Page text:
Kidney Transplant Tied to Better Survival Versus Dialysis
Findings seen in comparison of intensive home hemodialysis and transplantation
FRIDAY, May 30, 2014 (HealthDay News) -- Kidney transplantation is associated with superior treatment and patient survival compared to intensive home hemodialysis (IHHD; ≥16 hours/week), according to a study published online May 22 in the Journal of the American Society of Nephrology.
Karthik K. Tennankore, M.D., from Dalhousie University in Halifax, Canada, and colleagues retrospectively analyzed data from consecutive adult IHHD patients and kidney transplant recipients (treated at a tertiary care center from 2000 to 2011). Outcomes for 173 IHHD patients were compared with outcomes for 1,517 transplant recipients (673 living donor, 642 standard criteria donor, and 202 expanded criteria donor recipients).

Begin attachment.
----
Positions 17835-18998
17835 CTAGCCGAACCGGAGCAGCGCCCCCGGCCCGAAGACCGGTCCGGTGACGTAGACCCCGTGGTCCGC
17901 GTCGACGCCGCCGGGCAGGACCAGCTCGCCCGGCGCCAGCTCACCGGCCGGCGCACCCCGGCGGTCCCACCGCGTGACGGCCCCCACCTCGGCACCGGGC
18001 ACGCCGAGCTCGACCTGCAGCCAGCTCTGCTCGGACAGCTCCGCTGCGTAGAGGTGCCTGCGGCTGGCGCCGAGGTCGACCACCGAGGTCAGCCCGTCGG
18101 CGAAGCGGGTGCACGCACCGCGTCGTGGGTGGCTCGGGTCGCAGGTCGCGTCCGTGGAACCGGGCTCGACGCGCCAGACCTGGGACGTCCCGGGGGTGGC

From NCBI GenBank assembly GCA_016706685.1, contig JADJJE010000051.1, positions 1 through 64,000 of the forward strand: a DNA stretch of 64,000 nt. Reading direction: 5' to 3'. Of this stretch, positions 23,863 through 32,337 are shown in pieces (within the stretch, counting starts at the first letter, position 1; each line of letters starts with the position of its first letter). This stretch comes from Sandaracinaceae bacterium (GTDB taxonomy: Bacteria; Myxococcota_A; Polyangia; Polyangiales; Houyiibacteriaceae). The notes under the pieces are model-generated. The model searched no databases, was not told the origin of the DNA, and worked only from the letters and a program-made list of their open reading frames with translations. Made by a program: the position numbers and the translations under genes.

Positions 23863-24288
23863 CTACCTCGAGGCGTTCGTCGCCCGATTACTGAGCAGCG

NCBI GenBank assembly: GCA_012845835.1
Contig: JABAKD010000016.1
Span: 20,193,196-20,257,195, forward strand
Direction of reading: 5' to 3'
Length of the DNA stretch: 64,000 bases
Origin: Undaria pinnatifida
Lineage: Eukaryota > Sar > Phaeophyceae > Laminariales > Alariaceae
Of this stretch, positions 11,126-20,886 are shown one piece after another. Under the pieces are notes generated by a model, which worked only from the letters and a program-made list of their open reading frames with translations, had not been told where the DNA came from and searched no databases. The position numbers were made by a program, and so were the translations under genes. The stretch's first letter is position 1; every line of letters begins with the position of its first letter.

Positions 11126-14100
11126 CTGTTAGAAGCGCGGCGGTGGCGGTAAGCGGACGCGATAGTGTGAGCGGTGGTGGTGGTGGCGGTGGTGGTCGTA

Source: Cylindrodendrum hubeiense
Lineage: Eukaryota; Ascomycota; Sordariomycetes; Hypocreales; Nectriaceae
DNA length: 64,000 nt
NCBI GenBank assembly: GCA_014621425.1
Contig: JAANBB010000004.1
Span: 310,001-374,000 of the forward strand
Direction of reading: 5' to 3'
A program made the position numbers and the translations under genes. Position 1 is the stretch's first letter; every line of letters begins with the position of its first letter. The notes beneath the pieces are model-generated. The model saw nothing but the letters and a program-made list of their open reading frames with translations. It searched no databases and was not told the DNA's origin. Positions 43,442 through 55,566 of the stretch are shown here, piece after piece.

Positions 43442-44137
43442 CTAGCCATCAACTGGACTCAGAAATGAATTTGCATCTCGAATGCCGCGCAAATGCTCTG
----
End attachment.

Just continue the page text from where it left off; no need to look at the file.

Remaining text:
The researchers observed 285 treatment failures or deaths. There was a reduced risk of these incidents in transplant recipients compared to IHHD patients (relative hazard for living donor recipients, 0.45; for standard criteria donor recipients, 0.39; and for expanded criteria donor recipients, 0.42). There was a lower hospitalization rate in the first year of treatment for IHHD patients compared to standard criteria donor recipients, as well as a lower rate in the first three months of treatment compared to living donor and expanded criteria donor recipients.
"Kidney transplantation is associated with superior treatment and patient survival, but higher early rates of hospitalization, compared with IHHD," the authors write.